Water and the environment are indivisible. The management of water resources is central to our environmental future. And the formidable challenges the developing countries face in managing their water resources will be critical to our prospects for a secure and sustainable future as well as to theirs.
Keynote address to the North American Water and Environment Congress, Anaheim, California by Maurice F. Strong, Chairman, The Earth Council, 26 June 1996
I am pleased to have this opportunity of addressing such an impressive group of leading professionals, practitioners and policy makers in the water industry. And I am especially encouraged that you have chosen the environment as the theme for this congress. For the inter-action between water and the environment is of critical importance both to the environment and to your industry. This relationship, as you have clearly recognized, will become of even greater importance in the period ahead as water issues move inexorably to the centre of the public agenda. Of course this has long been true in California and becoming more so in other areas, even those blessed with abundant supplies of water.
In the United States and other industrialized countries, we are moving out of the area in which water quality and water supply could be largely taken for granted by the public. The water industry has, by and large, done such a good job over the years in industrialized countries that the general public attitude towards water has been one of complacency. But as California's experience and the experience in Colorado in which I have been involved, makes clear, complacency rapidly yields to controversy when events occur which disrupt or threaten the supply and quality of water.
The immense new investments that would be required to ensure future water supplies and meet water quality standards can no longer be met to the extent that they have in the past by governments. Governments will, of course, continue to play an indispensable role but new investment will have to come primarily from private capital. Private capital will also increasingly replace government capital as the move towards privatization of government-owned companies and facilities accelerates. It is surely ironic that in the United States, the bastion of market capitalism and private enterprise, some 85 per cent of the population is still served bygovernment-owned water companies whereas in France where the government role is far more pervasive, 75 per cent of the population is served by investor-owned water companies. And in England the proportion of investor-owned utilities is almost 100 per cent. The movement to privatization of waste water facilities has already begun in Canada and is gathering momentum.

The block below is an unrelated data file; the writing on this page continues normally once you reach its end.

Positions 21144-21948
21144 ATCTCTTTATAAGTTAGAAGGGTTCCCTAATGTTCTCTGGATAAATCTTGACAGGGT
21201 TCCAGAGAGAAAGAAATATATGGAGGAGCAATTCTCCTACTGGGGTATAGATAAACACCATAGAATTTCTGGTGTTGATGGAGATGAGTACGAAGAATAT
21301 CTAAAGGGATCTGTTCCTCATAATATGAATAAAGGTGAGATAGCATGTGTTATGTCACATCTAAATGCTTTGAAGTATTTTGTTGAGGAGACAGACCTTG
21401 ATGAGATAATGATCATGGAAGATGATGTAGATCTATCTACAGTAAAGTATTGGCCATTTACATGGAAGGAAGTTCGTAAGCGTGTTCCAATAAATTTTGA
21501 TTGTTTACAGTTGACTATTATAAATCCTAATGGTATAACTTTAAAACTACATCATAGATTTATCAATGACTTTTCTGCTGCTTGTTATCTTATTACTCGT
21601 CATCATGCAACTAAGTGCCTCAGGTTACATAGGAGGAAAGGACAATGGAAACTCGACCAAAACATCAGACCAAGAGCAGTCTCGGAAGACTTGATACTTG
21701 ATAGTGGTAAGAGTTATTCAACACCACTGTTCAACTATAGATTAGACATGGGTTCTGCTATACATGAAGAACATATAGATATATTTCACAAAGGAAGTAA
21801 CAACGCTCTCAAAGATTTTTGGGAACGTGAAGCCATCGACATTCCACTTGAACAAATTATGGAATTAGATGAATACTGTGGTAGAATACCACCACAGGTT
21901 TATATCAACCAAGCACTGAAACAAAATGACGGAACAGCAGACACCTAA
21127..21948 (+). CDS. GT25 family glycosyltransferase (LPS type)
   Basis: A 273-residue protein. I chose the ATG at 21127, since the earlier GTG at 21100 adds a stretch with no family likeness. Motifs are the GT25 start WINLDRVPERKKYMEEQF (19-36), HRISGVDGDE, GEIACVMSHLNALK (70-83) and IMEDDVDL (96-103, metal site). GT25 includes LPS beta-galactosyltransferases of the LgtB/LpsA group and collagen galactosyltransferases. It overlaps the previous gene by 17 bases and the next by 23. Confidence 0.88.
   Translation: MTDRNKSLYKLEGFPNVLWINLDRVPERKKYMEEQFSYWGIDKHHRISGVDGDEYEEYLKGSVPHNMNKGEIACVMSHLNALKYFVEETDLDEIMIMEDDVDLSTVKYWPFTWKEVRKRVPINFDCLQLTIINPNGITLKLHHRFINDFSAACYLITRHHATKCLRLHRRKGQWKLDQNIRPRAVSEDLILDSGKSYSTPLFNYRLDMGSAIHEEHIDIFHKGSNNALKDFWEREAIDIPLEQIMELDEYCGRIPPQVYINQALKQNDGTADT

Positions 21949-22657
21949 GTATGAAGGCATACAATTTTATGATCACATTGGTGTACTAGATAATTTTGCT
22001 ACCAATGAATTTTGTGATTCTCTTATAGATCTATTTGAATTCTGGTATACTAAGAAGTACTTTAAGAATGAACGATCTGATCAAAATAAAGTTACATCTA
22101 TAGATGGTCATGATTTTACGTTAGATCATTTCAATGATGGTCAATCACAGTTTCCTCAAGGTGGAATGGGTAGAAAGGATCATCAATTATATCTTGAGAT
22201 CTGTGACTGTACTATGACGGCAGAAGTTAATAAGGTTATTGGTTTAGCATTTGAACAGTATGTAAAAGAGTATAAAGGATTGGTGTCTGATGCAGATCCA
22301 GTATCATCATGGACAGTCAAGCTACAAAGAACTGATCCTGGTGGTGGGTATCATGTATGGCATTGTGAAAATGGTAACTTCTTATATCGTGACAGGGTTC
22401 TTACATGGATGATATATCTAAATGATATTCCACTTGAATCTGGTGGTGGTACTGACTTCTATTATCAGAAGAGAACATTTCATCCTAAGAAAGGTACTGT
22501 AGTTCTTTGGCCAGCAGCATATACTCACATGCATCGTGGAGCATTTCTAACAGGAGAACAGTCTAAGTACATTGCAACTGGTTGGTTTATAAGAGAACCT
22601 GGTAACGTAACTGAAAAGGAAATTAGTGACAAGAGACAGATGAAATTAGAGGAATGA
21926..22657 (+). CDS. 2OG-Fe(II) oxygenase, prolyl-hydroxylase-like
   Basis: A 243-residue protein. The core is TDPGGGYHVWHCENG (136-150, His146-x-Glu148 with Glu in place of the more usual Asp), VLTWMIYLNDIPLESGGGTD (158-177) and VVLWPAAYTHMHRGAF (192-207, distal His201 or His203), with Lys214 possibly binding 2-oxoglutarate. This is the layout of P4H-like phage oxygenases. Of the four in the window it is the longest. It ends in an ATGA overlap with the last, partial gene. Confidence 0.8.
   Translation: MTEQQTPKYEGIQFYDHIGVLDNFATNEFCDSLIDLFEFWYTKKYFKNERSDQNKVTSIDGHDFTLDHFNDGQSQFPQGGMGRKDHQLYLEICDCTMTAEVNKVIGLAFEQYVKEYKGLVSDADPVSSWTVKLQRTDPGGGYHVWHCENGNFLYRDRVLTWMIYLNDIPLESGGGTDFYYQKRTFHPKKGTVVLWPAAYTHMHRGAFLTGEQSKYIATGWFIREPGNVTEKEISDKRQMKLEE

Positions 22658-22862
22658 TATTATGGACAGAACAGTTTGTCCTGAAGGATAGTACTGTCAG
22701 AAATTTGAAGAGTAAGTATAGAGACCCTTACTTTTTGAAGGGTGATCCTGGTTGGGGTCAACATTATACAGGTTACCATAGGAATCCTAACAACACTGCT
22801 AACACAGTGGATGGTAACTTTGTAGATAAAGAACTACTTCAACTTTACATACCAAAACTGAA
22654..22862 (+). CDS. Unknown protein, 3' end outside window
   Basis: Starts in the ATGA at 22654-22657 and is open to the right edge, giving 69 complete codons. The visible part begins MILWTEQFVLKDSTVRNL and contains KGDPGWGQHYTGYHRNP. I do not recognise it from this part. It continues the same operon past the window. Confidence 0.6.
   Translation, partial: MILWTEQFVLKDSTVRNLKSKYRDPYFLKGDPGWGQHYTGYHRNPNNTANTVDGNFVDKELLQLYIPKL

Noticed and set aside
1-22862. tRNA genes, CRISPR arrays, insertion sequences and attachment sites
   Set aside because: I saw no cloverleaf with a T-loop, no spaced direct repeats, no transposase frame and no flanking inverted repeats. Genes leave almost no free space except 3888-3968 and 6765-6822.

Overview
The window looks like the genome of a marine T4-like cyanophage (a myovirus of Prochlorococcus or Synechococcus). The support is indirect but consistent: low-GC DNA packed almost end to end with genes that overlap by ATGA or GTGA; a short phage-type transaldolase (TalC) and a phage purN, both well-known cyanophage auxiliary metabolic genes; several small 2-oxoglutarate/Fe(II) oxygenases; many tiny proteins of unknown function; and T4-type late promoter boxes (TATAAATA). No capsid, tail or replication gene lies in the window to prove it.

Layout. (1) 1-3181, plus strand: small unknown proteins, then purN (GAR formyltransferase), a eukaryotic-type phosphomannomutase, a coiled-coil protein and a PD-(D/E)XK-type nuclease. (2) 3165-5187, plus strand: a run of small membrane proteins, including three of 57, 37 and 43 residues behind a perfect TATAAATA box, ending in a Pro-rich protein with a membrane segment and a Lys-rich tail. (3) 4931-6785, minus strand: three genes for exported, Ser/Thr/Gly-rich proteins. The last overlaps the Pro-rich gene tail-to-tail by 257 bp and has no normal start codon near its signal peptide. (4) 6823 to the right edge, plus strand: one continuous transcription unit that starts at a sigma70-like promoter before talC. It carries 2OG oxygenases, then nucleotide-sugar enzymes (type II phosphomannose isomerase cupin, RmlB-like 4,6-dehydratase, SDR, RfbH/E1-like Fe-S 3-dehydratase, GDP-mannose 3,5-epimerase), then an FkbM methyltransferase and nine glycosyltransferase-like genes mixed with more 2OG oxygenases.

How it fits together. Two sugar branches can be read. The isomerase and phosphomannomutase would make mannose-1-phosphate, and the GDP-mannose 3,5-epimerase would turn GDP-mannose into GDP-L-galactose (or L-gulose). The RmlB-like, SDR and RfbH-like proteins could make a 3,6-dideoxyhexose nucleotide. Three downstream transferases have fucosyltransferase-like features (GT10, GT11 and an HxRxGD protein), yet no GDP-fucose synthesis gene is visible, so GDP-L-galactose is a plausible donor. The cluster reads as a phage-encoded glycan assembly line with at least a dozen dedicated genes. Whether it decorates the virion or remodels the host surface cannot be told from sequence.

It is clear that the United States, which leads the world in so many respects, is very much the laggard in terms of privatization of the water industry. A recent study by the Reason Foundation documents well the reasons for this and the strong case for restructuring and privatization of America's water industry. While this report does not deal to any great extent with the environmental challenges to the industry, it does pose the question as to how a new institutional framework for the delivery of water services will affect environmental goals.
But these issues are all familiar to you and, tempted as I am to do so, I will not focus my remarks today on the domestic-US situation. Rather, I would like to point out some of the fundamental changes taking place internationally, particularly in the developing countries, and the opportunities they offer to the US water industry and investors.
The World Bank, in it's two recent reports, on sustainable Management of Water Resources, and on Water Supply, Sanitation and Environmental Sustainability estimates that some one billion people in developing countries still lack access to adequate supplies of water and 1.7 billion lack adequate sanitation facilities - despite the impressive progress made over the past two decades. In the 1980s an additional 1.6 billion people gained access to water; the number of people in urban areas with access to adequate water supplies increased by some 80% and the number with adequate sanitation facilities by some 50 per cent. Nevertheless a number of people without access to adequate sanitation increased by about 70 million during the 1980s. The cost of meeting the expanding needs of developing countries for water supply and sanitation services is immense and most of it will clearly have to be provided from the domestic resources of the countries concerned. But these investment needs cannot be made without external capital. TIle World Bank, which is a leading multi-lateral institution in providing such capital, estimates that it will invest some $35B-40B over the next 10 years on water supply, sanitation and related projects.